T deserialized = default(T);
            // deserialized = deserialize(content);
            // 
            items.Add(deserialized);
        }
        return items;
    }
}

For the sake of simplicity I have just included the basic idea in this class. You notice though how at this point the code is not focused on how to get the contents anymore but more on what to do with it.

 

Conclusion

In this example I showed how we can project two inherently different API’s onto the same Interface and then talk to that interface. This assures you that your logic does not rely on platform specifics. In order to do so we used the Adapter pattern:

We adapt the Windows 8 and the Windows Phone 8 File API to our interface. This is useful in a number of other cases as well such as when you want to work with a timer in a PCL.

  • http://xiu.shoeke.com Steve Hansen

    Because people might just copy the code without checking it, you have a few calls to Async methods in the Win8StorageProvider that aren’t awaited (WriteAsync, ReadAsync).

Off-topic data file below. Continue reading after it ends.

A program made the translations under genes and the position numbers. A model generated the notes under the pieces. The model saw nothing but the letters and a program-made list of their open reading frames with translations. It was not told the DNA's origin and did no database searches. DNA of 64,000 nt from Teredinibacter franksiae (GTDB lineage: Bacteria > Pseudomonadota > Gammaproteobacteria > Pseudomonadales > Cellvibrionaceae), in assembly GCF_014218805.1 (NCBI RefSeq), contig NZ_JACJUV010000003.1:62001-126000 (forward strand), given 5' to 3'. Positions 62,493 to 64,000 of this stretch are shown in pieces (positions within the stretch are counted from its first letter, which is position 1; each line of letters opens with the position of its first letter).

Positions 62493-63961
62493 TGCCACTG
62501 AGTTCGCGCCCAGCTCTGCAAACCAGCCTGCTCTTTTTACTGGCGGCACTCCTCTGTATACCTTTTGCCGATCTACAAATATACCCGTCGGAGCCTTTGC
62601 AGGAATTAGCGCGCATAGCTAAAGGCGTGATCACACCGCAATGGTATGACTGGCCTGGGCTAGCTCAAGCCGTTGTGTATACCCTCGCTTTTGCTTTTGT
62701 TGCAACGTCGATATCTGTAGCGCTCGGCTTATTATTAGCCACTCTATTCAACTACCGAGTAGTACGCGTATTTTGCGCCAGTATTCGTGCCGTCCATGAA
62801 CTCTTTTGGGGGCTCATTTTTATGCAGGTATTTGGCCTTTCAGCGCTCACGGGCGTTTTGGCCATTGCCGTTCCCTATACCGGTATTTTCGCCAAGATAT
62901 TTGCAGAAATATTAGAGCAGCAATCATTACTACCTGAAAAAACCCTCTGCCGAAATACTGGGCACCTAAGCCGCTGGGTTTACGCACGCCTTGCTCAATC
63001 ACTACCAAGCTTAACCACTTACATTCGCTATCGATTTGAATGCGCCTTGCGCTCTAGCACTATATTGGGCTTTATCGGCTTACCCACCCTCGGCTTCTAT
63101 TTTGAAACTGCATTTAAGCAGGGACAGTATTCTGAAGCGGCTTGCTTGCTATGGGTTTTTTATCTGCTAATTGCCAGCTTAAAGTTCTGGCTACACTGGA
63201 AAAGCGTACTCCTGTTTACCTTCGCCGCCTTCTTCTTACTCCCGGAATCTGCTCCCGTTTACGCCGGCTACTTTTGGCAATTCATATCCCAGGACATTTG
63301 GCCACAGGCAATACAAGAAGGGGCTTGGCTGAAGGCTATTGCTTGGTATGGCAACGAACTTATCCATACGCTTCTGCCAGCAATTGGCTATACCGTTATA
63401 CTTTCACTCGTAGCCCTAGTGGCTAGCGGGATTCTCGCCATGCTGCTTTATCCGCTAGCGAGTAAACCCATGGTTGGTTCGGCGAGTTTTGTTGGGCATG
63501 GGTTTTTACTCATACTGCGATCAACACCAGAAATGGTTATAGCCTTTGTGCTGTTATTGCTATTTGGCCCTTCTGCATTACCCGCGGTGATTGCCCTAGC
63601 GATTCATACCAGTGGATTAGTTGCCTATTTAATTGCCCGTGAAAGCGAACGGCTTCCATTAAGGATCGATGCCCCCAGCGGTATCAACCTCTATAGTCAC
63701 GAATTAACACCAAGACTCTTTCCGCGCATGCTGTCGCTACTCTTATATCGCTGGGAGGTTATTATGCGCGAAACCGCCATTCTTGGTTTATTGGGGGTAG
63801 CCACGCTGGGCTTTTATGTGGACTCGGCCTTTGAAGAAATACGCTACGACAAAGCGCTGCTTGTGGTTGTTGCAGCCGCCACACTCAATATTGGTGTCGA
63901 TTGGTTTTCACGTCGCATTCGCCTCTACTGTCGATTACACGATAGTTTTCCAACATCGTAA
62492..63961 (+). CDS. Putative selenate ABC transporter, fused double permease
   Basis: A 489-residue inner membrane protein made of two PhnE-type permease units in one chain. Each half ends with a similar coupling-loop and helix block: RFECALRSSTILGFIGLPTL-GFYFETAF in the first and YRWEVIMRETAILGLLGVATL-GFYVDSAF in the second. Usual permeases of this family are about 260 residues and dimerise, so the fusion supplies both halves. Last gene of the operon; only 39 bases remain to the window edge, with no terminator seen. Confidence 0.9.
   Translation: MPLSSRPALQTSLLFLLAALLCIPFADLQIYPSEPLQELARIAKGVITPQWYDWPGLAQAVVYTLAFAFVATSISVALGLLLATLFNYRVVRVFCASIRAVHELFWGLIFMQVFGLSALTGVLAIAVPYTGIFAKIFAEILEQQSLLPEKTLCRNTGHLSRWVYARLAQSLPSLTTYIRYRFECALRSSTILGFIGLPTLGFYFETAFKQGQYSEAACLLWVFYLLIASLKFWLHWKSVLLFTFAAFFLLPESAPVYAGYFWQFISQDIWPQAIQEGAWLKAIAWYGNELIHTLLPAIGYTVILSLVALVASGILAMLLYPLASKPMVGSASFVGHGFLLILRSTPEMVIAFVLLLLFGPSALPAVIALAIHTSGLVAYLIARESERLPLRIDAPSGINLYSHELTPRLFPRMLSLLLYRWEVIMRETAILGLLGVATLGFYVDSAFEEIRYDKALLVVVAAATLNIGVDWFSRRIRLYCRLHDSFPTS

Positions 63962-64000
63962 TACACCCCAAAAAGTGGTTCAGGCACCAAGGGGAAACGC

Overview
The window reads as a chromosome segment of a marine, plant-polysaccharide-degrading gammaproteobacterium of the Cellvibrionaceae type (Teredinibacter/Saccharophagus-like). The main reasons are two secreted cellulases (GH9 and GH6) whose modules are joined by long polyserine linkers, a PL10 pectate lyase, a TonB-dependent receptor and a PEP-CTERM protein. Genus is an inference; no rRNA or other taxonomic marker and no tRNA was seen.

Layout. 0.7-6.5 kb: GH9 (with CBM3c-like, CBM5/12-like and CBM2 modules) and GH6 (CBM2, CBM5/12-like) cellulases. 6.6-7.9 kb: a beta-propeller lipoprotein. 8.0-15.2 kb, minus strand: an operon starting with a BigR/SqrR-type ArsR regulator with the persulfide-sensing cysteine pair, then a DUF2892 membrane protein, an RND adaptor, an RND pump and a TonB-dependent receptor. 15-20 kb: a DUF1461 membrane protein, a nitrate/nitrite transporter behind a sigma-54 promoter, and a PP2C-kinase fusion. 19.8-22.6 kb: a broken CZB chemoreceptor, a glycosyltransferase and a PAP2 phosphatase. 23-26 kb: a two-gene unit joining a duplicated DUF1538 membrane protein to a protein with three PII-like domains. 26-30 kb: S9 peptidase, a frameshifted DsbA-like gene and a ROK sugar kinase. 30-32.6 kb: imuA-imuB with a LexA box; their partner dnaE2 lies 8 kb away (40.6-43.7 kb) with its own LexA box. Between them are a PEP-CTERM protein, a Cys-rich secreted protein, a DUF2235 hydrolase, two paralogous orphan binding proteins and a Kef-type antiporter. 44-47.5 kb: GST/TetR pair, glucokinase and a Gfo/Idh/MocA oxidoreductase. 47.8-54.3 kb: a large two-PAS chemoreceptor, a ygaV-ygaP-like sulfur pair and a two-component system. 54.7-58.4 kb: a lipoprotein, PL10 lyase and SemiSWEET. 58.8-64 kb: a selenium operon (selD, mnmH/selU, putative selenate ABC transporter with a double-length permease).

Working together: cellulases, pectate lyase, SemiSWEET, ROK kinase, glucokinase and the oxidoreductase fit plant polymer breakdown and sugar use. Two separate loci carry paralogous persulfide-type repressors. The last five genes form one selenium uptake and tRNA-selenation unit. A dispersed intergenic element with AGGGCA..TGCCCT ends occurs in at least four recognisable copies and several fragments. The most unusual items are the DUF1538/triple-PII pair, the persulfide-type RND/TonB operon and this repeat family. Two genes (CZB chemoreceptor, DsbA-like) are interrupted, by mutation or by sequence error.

And although it works, it’s not recommended to use async void unless you can’t change the signature (event handlers mostly) and you should use async Task (and Task SaveFile) so that you can also await writing the file.

    Otherwise the code just continues so you won’t know when it’s written AND if it throws an exception you can’t catch it.

    • Kenneth Truyers

      Hello Steve,

      Good catch! It’s definitely a good idea to always implement async voids as async Task.
      Since I was more focusing on the abstraction, I didn’t pay attention to this.

      I’ve corrected the code. Thanks for letting me know!